Togiak National Wildlife Refuge
Alaska Region   

Icon of Blue Goose Compass. Click on the compass to view a map of the refuge (pdf)




Arctic char in
spawning colors.  USFWS. Togiak National Wildlife Refuge protects habitat that produces nearly 3 million chinook, sockeye, chum, pink and coho salmon, and 27 other fish species. These fish species are the primary subsistence resource for residents of seven local villages. Fishery resources in this area of Alaska are economically important for commercial fisheries valued at over 8 million dollars, as well as a 6 million dollar sport fishery. Ensuring that adequate numbers of each fish species are allowed to spawn in each drainage is key to this region's aquatic and terrestrial ecosystems.

Togiak Refuge also contains prime habitat for several other fish species, including rainbow trout, Arctic grayling, Dolly Varden, and Arctic char (shown above). Anglers come from around the world for an opportunity to pursue these prized fish species. Togiak Refuge is working to further our understanding of these fish species.

View a list of all fish species found on Togiak Refuge, with links to life history information and pictures.

pintail.  USFWS.Togiak National Wildlife Refuge conserves habitat for at least 201 staging, migrating, or breeding bird species. Bird species groups include landbirds, shorebirds, seabirds, raptors, and waterfowl (including the northern pintail, shown at left). Birds from the North American Pacific Flyway and several Asiatic routes funnel through the area. Our knowledge of local birds is expanding! Birds are constantly being added to our species list, including the Steller's sea eagle in 2001. Birds that were not previously known to breed in the area, including the Northern hawk owl, have been documented to do so. In addition, our knowledge of abundance and distribution is being fine-tuned as we add to our database. Sightings reported by the public are important contribution to this knowledge.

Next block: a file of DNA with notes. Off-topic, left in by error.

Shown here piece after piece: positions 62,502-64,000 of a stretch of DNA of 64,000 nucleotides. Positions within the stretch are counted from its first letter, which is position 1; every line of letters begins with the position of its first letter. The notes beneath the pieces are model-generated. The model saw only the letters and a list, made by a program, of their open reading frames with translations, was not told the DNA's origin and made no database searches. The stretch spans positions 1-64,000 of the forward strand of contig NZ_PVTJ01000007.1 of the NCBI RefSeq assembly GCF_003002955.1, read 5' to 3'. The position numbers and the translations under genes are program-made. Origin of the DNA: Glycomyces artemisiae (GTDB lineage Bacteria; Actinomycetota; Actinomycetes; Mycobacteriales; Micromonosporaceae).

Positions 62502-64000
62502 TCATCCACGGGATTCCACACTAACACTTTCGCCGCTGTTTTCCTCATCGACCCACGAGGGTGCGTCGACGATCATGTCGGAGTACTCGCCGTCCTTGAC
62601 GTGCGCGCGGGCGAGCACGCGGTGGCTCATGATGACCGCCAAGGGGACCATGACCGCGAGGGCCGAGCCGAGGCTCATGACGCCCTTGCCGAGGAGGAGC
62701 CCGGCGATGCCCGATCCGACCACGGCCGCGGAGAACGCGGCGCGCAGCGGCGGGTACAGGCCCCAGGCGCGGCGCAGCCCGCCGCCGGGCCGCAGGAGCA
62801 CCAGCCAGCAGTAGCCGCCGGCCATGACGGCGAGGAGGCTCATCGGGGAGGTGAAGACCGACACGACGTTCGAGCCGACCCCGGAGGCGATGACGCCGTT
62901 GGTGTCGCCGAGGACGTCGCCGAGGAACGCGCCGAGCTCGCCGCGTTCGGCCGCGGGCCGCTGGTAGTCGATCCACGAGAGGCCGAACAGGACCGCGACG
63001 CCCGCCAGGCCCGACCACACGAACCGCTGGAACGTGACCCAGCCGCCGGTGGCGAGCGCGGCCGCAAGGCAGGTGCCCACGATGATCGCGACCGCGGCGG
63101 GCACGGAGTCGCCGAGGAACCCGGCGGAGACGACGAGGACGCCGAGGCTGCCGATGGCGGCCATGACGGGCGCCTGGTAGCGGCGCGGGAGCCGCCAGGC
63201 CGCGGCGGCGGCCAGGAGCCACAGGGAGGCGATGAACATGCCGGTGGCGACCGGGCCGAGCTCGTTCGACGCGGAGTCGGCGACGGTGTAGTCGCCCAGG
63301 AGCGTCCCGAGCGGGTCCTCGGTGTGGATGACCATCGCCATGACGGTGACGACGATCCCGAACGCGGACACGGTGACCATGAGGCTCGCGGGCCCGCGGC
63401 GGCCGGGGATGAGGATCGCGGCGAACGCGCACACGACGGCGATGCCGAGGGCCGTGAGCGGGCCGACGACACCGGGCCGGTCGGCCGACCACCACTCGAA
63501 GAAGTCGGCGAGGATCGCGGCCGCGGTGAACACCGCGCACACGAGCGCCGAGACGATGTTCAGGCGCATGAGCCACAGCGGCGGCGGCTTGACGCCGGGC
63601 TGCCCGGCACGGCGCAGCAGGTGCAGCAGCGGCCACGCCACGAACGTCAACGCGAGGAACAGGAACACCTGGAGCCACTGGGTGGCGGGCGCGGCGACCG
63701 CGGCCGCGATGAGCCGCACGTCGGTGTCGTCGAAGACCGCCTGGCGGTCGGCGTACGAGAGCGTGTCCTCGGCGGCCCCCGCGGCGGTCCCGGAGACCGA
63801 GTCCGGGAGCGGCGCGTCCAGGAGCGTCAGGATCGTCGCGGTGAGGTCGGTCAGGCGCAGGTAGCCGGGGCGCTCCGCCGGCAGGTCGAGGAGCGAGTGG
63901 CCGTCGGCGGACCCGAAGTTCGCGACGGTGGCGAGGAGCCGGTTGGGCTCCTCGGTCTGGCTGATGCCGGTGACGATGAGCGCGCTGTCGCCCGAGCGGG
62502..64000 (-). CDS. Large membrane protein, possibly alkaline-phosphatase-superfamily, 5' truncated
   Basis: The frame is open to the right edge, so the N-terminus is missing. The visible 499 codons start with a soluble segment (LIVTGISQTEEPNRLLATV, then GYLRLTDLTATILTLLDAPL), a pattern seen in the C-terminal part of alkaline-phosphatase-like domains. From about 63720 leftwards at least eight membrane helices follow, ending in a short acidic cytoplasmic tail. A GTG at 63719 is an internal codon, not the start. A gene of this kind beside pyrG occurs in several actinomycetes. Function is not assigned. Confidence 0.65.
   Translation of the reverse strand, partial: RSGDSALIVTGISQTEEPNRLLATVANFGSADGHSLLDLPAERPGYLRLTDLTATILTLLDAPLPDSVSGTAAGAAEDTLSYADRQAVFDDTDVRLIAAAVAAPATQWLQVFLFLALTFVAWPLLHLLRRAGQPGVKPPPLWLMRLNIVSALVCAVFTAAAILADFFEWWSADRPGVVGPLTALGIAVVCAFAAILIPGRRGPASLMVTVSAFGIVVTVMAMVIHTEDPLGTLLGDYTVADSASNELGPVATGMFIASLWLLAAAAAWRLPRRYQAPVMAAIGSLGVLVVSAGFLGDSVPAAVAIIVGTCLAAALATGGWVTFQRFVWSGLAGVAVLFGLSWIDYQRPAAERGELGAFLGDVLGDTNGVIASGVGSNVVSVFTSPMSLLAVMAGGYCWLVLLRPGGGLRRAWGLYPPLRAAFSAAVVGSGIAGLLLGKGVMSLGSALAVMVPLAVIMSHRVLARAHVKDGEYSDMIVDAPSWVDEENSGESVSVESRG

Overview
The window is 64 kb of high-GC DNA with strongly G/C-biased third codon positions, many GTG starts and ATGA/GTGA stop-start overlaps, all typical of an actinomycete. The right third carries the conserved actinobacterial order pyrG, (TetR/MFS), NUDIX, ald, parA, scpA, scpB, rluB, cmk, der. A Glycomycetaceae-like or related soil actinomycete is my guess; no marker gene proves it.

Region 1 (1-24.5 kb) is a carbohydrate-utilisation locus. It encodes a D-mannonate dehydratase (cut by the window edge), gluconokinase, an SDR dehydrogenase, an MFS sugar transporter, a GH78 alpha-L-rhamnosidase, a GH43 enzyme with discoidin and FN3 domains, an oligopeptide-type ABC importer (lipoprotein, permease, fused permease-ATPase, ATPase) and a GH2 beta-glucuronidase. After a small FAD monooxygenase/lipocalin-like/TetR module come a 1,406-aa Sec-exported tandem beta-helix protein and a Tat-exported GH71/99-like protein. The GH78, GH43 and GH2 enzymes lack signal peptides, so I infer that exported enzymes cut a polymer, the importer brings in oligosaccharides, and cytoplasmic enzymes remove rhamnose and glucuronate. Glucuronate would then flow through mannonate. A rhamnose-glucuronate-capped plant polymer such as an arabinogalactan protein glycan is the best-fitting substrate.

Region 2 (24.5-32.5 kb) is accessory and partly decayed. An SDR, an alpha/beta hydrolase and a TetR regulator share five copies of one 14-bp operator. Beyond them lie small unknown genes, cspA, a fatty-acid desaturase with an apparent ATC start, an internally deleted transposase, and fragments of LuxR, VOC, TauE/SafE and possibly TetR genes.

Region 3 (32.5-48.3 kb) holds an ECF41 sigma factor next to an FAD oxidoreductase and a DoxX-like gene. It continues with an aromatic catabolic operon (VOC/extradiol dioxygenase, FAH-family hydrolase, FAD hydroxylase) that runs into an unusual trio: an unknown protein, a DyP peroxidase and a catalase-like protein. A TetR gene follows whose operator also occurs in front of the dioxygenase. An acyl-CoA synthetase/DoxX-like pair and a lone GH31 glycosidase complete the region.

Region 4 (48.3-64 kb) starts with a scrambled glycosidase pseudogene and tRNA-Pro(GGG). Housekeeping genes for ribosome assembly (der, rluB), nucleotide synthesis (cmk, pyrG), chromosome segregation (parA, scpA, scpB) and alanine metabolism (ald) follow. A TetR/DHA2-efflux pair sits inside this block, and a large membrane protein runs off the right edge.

View a list of the 201 bird species found on the Togiak Refuge.
View a checklist of birds on Togiak Refuge, with abundance and breeding information.
Learn more about public bird counts in the Dillingham area.


a bull walrus moves
from the water to the beach.  USFWS.Togiak National Wildlife Refuge is home to more than 30 species of terrestrial mammals. With a wide variety of habitats, Togiak Refuge supports brown bear, moose, caribou, wolves, and many smaller mammals. The Nushagak Peninsula, in the southeastern portion of Togiak Refuge, was the site of a 1988 caribou reintroduction, and the caribou population continues to grow. Moose populations on the refuge have increased substantially in recent years as well, much to the delight of local people. Lynx and wolverines continue their elusive ways, seldom seen except for tracks they leave in the snow.

In addition, 17 species of marine mammals are found along the coastline. Togiak Refuge has haulout sites that provide animals a place to rest after feeding forays in the Bering Sea. Cape Peirce, on the southwestern tip of the refuge, is one of only two regularly used land-based haulouts for Pacific walrus (pictured) in North America. Up to 12,000 male walrus may haul out here at one time. Endangered Steller's sea lions use haulouts within the refuge, as do harbor and spotted seals. Marine and terrestrial mammals are important food resources for local village residents, and are important in the local tourism economy as well.

Link to a list of the mammals that are found on Togiak Refuge, with life history and abundance information and pictures.

To learn more about research projects involving fish and wildlife, please visit our science page.

Last updated: July 24, 2008